Public Assets Institute > Policy Areas > Education > School budgets: Now it’s up to the voters

School budgets: Now it’s up to the voters

Unless there is an unexpected rash of school budget defeats next week, it looks like Gov. Peter Shumlin won’t get his wish to keep school spending flat next year.

Earlier this year, the governor urged local voters to press for no increases in school budgets. He also said he wanted to hold down property taxes. But if he and the Legislature were really concerned about property taxes, they would restore the commitment of General Fund dollars to the Education Fund to pre-recession levels.

In fiscal 2009, the General Fund contributed $292 million to the Education Fund. This annual transfer to the Education Fund is supposed to increase each year by slightly more than the state and local government inflation index. According to that index, the General Fund transfer to the Education Fund should be $310 million next year. However, in his fiscal 2013 budget, the governor recommended just $282 million.  Property taxes have to make up for this difference even if school budgets don’t increase at all.

Now 95 percent of proposed 2013 budgets are in from the school districts, and total spending is projected to rise 2.5 percent for fiscal 2013. Education spending, which represents about three-quarters of total school expenditures and is the portion used to calculate school tax rates, is projected to rise about 3 percent.

The increase in education spending comes after two years of what was essentially level funding. That means the increase over the last three years has been less than the inflation rate the Legislature uses to determine the annual appropriation to the Education Fund. That inflation rate is projected to rise 5.7 percent between 2010 and 2013. Education spending will rise less than half as much—2.7 percent—over the same period. If voters pass the proposed 2013 budgets on Tuesday, over three years they will have effectively cut their real spending on schools.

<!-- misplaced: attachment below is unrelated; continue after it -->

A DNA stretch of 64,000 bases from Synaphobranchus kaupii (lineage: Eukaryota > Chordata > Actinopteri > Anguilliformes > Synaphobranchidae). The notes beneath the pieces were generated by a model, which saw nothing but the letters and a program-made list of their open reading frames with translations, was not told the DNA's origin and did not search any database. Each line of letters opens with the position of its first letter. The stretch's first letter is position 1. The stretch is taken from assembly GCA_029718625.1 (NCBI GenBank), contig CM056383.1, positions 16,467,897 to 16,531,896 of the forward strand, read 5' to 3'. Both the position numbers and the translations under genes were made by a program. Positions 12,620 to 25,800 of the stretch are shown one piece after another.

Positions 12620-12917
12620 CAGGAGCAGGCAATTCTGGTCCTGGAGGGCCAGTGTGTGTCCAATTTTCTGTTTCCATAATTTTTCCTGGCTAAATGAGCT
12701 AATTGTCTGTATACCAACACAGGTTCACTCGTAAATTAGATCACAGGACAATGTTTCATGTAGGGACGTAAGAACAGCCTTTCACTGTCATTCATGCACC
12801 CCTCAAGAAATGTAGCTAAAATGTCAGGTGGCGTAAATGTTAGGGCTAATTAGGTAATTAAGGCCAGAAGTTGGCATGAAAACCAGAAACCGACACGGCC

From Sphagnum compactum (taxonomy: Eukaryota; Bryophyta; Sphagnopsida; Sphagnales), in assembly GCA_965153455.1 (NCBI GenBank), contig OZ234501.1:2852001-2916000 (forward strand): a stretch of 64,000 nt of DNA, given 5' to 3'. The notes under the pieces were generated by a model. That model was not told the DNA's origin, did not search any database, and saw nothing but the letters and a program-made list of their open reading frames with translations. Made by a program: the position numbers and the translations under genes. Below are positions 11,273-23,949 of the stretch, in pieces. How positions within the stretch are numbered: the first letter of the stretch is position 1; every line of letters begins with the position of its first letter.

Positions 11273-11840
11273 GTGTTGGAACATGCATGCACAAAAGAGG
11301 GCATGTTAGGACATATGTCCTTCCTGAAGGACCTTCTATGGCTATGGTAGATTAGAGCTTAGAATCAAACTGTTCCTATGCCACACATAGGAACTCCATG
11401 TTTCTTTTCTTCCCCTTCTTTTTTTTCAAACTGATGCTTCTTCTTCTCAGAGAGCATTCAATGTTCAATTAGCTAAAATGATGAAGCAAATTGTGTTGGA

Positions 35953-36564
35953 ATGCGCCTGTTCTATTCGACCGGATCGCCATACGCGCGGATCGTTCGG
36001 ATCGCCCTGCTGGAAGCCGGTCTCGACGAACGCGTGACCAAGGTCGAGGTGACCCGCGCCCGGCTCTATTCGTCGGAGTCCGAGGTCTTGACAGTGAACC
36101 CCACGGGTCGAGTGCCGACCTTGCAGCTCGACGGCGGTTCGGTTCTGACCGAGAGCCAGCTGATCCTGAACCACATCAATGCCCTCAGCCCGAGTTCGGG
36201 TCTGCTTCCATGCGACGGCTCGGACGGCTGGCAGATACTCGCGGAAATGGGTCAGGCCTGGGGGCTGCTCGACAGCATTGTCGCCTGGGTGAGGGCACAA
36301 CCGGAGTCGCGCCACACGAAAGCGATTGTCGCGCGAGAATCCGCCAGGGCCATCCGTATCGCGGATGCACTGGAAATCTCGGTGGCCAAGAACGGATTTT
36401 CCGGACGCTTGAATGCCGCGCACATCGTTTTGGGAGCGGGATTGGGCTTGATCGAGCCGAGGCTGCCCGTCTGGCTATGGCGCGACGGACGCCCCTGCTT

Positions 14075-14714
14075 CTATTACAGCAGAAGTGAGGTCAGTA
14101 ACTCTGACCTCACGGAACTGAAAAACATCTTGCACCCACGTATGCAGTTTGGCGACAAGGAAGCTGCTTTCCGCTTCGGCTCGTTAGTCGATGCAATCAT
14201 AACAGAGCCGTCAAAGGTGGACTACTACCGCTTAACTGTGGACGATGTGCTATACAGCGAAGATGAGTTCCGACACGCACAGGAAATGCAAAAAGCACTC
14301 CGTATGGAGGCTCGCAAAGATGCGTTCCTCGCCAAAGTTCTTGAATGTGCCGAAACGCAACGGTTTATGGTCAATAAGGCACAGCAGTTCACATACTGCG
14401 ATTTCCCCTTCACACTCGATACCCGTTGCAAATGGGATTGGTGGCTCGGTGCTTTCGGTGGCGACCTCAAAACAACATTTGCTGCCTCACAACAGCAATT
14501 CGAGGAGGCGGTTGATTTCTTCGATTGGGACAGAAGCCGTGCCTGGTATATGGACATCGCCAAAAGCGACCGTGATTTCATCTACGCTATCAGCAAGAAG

The governor generally has been supportive of local school boards and recognized their hard work. Whatever the outcome next week, he would be wise to respect the decisions Vermonters make about educating their children. He made his pitch, but now it’s their turn to have their say.

Posted by Jack Hoffman on March 2, 2012 at 4:28 pm

One Response to “School budgets: Now it’s up to the voters”

  1. Al Salzman says:

    Shumlin’s insulting Sleight-of-hand manipulation of the Education Fund, to the detriment of property tax payers- a 28 million dollar cut when inflation is factored in – reveals his one-percenter core. Shumlin crows that he has raised no broad based taxes, but what is a 3 cent increase in the property tax. And the property tax, despite modifications like current use, is still a regressive burden falling on lower income folks. And does Shumlin think his egregious kowtowing to his wealthy friends, who realized that infamous 190 million windfall by the extension of the Bush tax cuts, has been forgotten? Not on your life! The likely property tax increase and his cuts in social services and state worker layoffs is exactly what will impede any recovery according to Paul Krugman Joseph Stiglitz and many other economists.